CBRC restricts trust product sales

Updated: 2012-01-13 09:08

By Wang Xiaotian (China Daily)

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BEIJING - The off-balance-sheet risk of China's commercial lenders has been surging since last year, prompting regulators to increase restrictions on trust products, said analysts.

"Compared with the beginning of 2011, the risks are much higher and require strengthened regulation," said Guo Tianyong, director of the Banking Research Center at the Central University of Finance and Economics.

He said the sudden jump in bank deposits at year-end could be seen as evidence of widespread off-balance-sheet lending in the previous months.

The China Banking Regulatory Commission (CBRC) has already suspended sales of trust products that invest in commercial paper, Reuters reported on Wednesday, citing unidentified sources.

The CBRC was concerned that the rapid expansion of this segment, worth an estimated 200 billion yuan ($31.65 billion) to 300 billion yuan, might distort China's overall control of credit, Reuters quoted the sources as saying.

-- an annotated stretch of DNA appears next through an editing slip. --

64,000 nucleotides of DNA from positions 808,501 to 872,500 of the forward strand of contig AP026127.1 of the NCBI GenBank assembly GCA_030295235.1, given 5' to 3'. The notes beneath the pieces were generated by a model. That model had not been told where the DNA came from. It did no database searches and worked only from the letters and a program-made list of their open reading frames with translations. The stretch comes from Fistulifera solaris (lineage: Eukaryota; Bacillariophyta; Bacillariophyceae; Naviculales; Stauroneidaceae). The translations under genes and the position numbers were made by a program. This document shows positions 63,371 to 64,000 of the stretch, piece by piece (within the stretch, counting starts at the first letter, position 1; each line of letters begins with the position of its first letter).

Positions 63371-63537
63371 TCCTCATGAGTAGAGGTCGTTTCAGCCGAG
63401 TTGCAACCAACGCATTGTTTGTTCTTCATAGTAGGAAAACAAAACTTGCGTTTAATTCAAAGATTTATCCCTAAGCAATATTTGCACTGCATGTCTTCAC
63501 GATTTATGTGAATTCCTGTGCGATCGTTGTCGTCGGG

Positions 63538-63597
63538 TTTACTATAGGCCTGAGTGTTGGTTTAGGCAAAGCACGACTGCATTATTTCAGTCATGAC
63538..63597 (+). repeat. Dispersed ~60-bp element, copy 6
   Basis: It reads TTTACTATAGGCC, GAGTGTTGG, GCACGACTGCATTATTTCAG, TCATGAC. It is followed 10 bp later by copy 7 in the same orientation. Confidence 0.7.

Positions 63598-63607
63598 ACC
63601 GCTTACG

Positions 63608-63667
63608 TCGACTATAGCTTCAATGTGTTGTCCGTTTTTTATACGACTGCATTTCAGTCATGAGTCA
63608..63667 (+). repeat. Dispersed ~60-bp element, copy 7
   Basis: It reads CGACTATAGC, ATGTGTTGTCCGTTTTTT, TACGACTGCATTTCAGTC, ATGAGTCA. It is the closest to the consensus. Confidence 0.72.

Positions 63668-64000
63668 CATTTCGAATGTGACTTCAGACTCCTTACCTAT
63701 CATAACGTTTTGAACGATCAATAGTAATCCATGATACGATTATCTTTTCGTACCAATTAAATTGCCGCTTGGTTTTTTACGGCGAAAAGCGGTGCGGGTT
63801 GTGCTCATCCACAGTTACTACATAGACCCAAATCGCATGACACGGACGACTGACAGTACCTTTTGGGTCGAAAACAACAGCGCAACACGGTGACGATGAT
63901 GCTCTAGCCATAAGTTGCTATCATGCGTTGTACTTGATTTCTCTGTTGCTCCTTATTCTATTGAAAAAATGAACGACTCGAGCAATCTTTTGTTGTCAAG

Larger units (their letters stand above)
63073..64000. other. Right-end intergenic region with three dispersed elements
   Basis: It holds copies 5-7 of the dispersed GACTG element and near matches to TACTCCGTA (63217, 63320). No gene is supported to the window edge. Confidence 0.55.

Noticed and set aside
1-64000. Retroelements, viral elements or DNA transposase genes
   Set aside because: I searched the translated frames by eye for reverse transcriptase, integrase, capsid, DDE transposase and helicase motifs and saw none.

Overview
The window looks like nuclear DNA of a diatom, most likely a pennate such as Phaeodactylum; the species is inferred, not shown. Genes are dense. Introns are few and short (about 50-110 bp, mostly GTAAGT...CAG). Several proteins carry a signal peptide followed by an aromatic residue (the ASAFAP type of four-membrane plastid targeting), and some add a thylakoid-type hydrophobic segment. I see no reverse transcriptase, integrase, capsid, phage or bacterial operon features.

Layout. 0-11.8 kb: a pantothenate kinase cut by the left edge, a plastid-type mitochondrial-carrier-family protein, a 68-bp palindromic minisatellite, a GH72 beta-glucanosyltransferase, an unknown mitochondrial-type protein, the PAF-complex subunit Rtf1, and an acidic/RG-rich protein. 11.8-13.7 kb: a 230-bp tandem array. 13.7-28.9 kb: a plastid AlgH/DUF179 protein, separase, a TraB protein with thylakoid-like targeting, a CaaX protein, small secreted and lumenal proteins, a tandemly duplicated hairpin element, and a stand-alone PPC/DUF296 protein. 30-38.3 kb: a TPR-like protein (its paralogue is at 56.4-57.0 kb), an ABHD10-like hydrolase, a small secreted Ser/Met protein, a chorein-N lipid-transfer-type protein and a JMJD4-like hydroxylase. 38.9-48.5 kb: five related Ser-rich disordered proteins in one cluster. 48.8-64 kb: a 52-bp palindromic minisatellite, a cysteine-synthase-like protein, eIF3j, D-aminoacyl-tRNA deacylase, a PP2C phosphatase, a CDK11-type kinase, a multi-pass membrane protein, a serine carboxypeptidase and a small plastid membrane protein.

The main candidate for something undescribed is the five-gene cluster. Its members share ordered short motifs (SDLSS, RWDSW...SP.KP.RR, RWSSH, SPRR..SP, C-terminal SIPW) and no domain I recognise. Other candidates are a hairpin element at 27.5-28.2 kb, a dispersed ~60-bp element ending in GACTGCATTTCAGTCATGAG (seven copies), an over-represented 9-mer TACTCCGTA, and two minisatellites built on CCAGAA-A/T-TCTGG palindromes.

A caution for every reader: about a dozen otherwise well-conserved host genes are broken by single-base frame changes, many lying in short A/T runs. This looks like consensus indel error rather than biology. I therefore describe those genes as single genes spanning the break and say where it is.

The CBRC also regulates domestic trust companies, which usually work with banks to invest deposits in infrastructure projects and financial instruments.

The report said that sales of the popular product that offers investors annualized yields as high as 9 percent, might not be allowed again, and some trust companies had already received phone calls from the CBRC.

Wang Lianshun, deputy secretary-general of the China Trustee Association, said on Thursday that it was still unclear if the CBRC would ban the business.

Wang added that commercial-paper-backed trusts weren't key trust products for banks and trust companies.

A supervisor at a Beijing branch of Bank of China Ltd said that as of Thursday, the lender hadn't been informed of the ban by the CBRC.

"Since it suspended wealth management products that invest in commercial paper at least one year ago, we have already cancelled any sales of commercial-paper-backed trust products," said the supervisor, who added that such business mainly involves small and medium-sized commercial lenders.

Last month, senior CBRC officials said the commercial-paper-backed trust business was "inappropriate" because it could help banks bypass regulatory credit controls.

"The business was invented by lenders themselves and is based on the commercial paper market, which lacks sufficient regulation. The products have become a tool for banks to absorb deposits and make off-balance-sheet loans," said Guo.

Deposit interest rates that are lower than the rate of inflation and a tightened monetary stance since the end of 2010 have made banks eager to secure deposits and make off-balance-sheet loans by providing trust products to clients.